The bronze and silver trumpets from Tutankhamuns grave in Egypt, bronze lurs from Scandinavia, trumpets from the Oxus civilization of Central Asia have decorated swellings in the middle, yet are made out of one sheet of metal, which is considered a technical wonder. The Shofar, made from a ram horn and the Hatzotzeroth and they were played in Solomons Temple around 3000 years ago. They were said to be used to blow down the walls of Jericho and they are still used on certain religious days. The Salpinx was a straight trumpet 62 inches long, made of bone or bronze, Salpinx contests were a part of the original Olympic Games. The Moche people of ancient Peru depicted trumpets in their art going back to AD300, the earliest trumpets were signaling instruments used for military or religious purposes, rather than music in the modern sense, and the modern bugle continues this signaling tradition. Improvements to instrument design and metal making in the late Middle Ages, the natural trumpets of this era consisted of a single coiled tube without valves and therefore could only produce the notes of a single overtone series.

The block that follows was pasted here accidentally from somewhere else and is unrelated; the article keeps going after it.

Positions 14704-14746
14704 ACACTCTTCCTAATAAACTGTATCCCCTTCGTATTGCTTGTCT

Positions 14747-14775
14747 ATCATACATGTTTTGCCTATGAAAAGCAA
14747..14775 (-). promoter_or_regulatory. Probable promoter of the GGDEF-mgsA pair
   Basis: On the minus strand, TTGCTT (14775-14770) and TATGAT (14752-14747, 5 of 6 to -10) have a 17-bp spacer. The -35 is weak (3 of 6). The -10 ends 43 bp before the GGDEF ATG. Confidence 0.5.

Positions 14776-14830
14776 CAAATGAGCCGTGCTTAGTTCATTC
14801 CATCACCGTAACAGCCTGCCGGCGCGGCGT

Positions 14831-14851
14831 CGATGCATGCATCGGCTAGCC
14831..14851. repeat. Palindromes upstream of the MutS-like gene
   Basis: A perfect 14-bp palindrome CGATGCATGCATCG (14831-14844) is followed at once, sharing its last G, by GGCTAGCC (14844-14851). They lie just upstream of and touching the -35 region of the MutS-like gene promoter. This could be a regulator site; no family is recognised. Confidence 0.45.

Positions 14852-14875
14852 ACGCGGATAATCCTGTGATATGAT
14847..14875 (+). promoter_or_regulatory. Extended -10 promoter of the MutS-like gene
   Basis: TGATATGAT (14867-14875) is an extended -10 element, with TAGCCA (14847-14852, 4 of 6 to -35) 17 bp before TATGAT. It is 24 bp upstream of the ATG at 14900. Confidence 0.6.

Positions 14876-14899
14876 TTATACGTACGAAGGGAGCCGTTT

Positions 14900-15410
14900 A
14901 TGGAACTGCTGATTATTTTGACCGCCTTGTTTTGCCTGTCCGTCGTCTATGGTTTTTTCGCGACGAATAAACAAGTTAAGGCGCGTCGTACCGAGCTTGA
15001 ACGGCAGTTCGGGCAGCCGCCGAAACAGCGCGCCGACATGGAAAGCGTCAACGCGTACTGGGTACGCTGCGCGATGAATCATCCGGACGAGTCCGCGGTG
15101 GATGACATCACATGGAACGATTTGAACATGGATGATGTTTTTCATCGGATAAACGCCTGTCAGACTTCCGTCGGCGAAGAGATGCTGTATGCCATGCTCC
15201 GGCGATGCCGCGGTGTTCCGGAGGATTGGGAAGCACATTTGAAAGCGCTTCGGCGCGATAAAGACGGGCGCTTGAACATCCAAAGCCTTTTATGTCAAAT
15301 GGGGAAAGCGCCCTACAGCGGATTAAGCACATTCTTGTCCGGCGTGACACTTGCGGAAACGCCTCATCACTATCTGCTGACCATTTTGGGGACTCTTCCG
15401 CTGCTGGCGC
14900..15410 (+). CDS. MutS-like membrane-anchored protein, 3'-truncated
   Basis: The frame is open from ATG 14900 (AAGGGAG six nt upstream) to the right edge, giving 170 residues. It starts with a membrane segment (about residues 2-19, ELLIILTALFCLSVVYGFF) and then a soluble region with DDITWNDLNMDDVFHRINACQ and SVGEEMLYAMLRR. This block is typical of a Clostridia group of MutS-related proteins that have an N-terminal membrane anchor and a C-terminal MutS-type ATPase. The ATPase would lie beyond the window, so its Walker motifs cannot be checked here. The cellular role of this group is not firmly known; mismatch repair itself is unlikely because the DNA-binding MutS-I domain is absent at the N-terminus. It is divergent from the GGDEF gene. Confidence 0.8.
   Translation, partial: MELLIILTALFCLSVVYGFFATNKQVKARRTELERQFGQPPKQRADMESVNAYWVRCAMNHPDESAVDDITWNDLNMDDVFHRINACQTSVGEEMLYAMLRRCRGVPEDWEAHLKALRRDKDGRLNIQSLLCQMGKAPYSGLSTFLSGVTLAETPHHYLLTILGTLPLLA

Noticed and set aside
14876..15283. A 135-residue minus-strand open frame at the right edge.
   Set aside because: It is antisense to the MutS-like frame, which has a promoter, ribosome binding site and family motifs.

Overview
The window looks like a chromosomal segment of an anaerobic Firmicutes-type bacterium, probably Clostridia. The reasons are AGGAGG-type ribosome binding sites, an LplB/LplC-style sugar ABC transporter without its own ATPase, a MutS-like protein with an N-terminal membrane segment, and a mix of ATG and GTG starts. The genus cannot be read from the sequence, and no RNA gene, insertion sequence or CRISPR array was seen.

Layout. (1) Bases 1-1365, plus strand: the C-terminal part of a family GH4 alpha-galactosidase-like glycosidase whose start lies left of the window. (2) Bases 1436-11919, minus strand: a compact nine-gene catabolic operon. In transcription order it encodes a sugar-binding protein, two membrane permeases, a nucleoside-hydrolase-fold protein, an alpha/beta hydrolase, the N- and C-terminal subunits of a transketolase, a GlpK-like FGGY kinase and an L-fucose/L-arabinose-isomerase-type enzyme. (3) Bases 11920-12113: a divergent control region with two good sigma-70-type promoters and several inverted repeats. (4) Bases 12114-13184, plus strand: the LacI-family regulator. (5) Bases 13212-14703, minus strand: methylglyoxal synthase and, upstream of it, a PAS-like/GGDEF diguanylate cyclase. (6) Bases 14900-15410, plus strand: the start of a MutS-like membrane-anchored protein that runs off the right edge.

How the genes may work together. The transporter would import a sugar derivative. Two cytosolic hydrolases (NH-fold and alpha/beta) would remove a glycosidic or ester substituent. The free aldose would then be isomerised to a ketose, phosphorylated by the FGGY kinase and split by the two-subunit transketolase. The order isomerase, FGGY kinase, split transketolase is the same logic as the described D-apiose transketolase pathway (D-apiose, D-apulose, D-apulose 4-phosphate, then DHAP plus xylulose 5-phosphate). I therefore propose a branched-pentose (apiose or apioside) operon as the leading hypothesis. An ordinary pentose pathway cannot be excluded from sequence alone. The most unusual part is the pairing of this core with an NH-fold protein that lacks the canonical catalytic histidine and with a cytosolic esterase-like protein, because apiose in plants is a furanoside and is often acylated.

Changing keys required the player to change crooks of the instrument, the development of the upper, clarino register by specialist trumpeters—notably Cesare Bendinelli—would lend itself well to the Baroque era, known as the Golden Age of the natural trumpet. During this period, a vast body of music was written for virtuoso trumpeters, the art was revived in the mid-20th century and natural trumpet playing is again a thriving art around the world. The melody-dominated homophony of the classical and romantic periods relegated the trumpet to a role by most major composers owing to the limitations of the natural trumpet. Berlioz wrote in 1844, Notwithstanding the real loftiness and distinguished nature of its quality of tone, there are few instruments that have been more degraded. The attempt to give the trumpet more chromatic freedom in its range saw the development of the keyed trumpet, the symphonies of Mozart, and as late as Brahms, were still played on natural trumpets